A developed city where art and culture are prominent -Part One-
Scotland’s largest city Glasgow is known as a city of “art and culture”. Starting with the works of Charles Rennie Mackintosh, one of the representative artists of the Art Nouveau Movement (*1), you can encounter many art pieces around the city. Just because of that you could say that this is a very fun port to walk around, but there are many more places in the vicinity such as the landscapes of the mountain ranges and the highlands, and Scotland’s capital and world heritage city Edinburgh. Glasgow is the perfect gateway to discover Scotland’s charm.
*The boat goes along the Clyde River from Glasgow to the outer port of Greenock.
*1: An art movement centered in Europe that took momentum between the end of the 19th century to the beginning of the 20th century.
Going around Glasgow by walking down Buchanan street.
When walking around Glasgow you can’t miss the beautifully stone paved Buchanan Street, a pedestrian heaven. You can enjoy window shopping while listening to the street musicians play bagpipes, or have a small break at an open doors cafe while looking at the marvelous architecture from the 19th century. Once you get to sense the active feeling of the city, it is time to go to Glasgow Cathedral where St. Mungo, the founder of the city, rests. Following a strict religious revolution, many churches were destroyed, however, this cathedral was miraculously left untouched. With its history of more than 800 years, you can feel its magnificence from the beginning.
Glasgow was once thought to be an industrial city in decline, however, about 30 years ago its reactivation as a city of art and culture was planned, making the city shine again.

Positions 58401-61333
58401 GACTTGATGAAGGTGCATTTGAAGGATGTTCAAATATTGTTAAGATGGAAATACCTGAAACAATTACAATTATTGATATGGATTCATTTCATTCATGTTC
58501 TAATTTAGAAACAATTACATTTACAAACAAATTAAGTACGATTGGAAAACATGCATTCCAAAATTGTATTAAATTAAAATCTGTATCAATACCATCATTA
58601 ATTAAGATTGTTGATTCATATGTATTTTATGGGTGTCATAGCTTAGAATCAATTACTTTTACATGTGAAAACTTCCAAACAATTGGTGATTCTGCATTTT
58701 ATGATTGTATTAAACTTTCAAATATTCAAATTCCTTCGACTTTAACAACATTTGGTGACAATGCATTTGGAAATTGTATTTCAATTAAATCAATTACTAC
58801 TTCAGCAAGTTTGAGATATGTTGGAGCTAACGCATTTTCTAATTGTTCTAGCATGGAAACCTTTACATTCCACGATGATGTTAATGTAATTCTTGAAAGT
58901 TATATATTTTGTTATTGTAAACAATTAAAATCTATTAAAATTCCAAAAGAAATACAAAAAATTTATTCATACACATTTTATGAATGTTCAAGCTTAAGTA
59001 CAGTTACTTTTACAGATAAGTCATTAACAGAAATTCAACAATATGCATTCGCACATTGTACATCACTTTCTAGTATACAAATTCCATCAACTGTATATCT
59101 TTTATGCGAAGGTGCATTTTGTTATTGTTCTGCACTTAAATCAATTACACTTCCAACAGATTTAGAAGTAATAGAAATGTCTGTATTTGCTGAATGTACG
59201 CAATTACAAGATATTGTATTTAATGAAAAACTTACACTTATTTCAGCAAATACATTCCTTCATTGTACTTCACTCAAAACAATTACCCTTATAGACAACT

The Lighthouse, the Glasgow School of Art, and the Willow Tea Rooms… we suggest you to have fun while looking for the different art pieces left by Mackintosh.
The Kelvingrove Art Gallery and Museum is one of the most visited museums in the United Kingdom, it is home to many famous paintings from Van Gogh, Monet and other well known artists.
The traditional culture of Scotland, pride of its people.
While Glasgow tends to drive the trends in Scotland, the Scottish traditions are deeply rooted in people’s everyday lifestyle. Be it in festivals, celebrations, or funerals, you can see and hear bagpipes in many events. Moreover, while in Scotland, it is very probable that you will be able to see someone wearing a kilt, the traditional Scottish skirt. The tartan pattern of these kilts has a very deep meaning, similar to family crests in Japan. The patterns that each family can use are set, but as they are lovely patterns some are also popular as souvenirs. Starting with scarfs and blankets, many gifts use these patterns.
A bagpipe player with a kilt. This prideful and gallant combination has become known as a synonym for Scotland.
There are so many different types of Tartan patterns. However, only those patterns registered by the Lord Lyon King of Arms can be called Tartan.